• What do I need to do to remind myself to make a decision for peace?

________________________

Lori R. Miller is an author and licensed mental health counselor in Stuart, FL.

Check out her latest book, 31 Days of Mental Health Moments, at www.mymentalhealthmoment.com.

 

 

This post was originally posted on MillerMHS.com

2020 felt like a shaky stack of Jenga blocks

What do you want from 2021?

2020 felt like a shaky stack of Jenga blocks

We had more control over 2020 than we realized. The year 2021 will bring new choices and new opportunities. What will you do?

It’s almost cliché now to say that 2020 was the weirdest year ever.

Almost no one is nostalgic about 2020. Everyone I talk to is ready to bid this unbelievable year goodbye.

Is this you?

Maybe you had the worst of the worst happen to you in 2020 because of the pandemic.

Plenty of people have lost their jobs, loved ones, homes and livelihoods to the pandemic. None of them easy to replace.

So if this is you, then you’re not imagining that this was a hard year.

For many of us, this may have been more of a year of disruption and nuisance.

Shutdowns and new rules mean we have more to consider every day than just heading out the door for work or school without a care in the world.

Who among us took 24-hour Walmart for granted before 2020? And toilet paper….

So yeah, Adios, Sayōnara, and Arrivederci,  2020. Don’t let the door hit you on the way out.

But what does that mean for you for 2021?

Will you be happy if 2021 is just “not 2020?” That’s not really a measurable goal, wanting something to just “not be” something else.

Believe it or not, you alone have the sheer capacity to make 2021 what it needs to be for you.

  • Not your elected officials,
  • Not your boss,
  • Not your family, and
  • Honestly, not even invisible pathogens.

The choice on how next year — or any year goes — is up to you and the choices you make.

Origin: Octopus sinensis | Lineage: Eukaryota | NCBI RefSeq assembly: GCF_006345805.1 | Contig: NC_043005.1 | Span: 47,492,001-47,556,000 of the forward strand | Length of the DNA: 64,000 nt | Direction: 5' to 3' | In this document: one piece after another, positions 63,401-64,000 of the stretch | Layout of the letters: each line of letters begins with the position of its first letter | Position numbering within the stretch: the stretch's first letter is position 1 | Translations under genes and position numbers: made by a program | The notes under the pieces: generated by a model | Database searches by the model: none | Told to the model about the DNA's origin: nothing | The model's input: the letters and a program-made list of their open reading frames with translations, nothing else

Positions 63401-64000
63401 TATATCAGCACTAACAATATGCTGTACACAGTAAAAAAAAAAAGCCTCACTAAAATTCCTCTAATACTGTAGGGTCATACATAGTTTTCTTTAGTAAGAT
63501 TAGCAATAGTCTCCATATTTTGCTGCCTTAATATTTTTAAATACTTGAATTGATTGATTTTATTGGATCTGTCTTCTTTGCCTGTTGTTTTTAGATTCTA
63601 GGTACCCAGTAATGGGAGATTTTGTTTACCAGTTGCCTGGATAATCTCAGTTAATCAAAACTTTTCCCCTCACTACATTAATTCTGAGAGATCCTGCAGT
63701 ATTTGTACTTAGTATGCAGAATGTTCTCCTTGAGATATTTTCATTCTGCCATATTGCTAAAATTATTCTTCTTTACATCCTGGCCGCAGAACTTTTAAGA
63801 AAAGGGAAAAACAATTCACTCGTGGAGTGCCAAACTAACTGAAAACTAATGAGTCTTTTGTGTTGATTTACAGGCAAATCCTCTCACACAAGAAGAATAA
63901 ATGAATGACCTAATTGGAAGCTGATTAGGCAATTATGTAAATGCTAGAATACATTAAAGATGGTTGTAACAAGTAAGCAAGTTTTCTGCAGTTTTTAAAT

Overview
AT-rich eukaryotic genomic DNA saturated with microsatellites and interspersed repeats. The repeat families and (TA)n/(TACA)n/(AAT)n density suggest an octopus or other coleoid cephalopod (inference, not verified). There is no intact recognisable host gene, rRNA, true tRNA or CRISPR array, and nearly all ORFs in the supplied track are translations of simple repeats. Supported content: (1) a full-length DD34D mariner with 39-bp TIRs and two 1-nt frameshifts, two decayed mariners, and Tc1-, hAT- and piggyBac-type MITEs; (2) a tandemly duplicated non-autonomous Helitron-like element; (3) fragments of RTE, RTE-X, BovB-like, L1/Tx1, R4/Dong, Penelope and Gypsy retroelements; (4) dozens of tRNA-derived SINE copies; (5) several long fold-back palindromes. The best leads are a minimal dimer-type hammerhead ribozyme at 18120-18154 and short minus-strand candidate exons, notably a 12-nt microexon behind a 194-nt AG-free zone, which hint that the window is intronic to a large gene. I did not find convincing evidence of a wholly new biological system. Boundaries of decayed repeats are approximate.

Oddly, for many of us, the availability of those choices was already the case for 2020.

We had the year we chose to have, really.

Barring things like death and losing your job, which you obviously have little or no control over, your results for the year 2020 came about largely because of the perspectives you chose to have on any given day.

Those results came from the action, or inaction, you took because of that perspective.

  • Did you put off creating a healthier you because gyms were closed? In most places outdoor exercise is always a good option.
  • Did you stop investing in your professional self because the work-from-home environment disrupted your workflow? (I know, you had kids schooling at home, too, I get that was unexpected and hard.) Once the dust cleared a bit, that supercommute many of you used to make pre-pandemic now provided the time to invest in training for your future, even if you couldn’t see the future from the desk you made out of an old closet door.
  • Did you transfer the time you used to invest in your mind, goals and mental health over to your favorite streaming service so as to not think about 2020 for a few hours? (Raising my hand on this one.) Virus or not, those hours were still available to you for investing in yourself.
  • Did you fill your mind with the emotionally-charged ping pong that is Facebook, Twitter, et al that seemed to uncover every bad thing, everywhere, every day? The off button was still available to you in 2020.

It’s easy to let others tell you that 2020 “happened to us.”

The reality is that 2020 was just a year like any other Gregorian Calendar year, with 365 days and 12 months.

In 2020, you could make decisions for your mental health, your career, your family, and your health just like you could any other year.

It’s just that there were giant buzzards circling over your head all year reminding you that the obstacles may be greater and kind of disgusting.

So what kind of year will 2021 be for you?

You get to decide that right now.

In fact, every day of 2021 you get to make that decision.

The year 2021 will bring you 365 opportunities to have what you want for yourself, your family and your community.

What will you do?

________________________

Lori R. Miller is an author and licensed mental health counselor in Stuart, FL.

Check out her latest book, 31 Days of Mental Health Moments at www.mymentalhealthmoment.com.

 

 

This post was originally posted on MillerMHS.com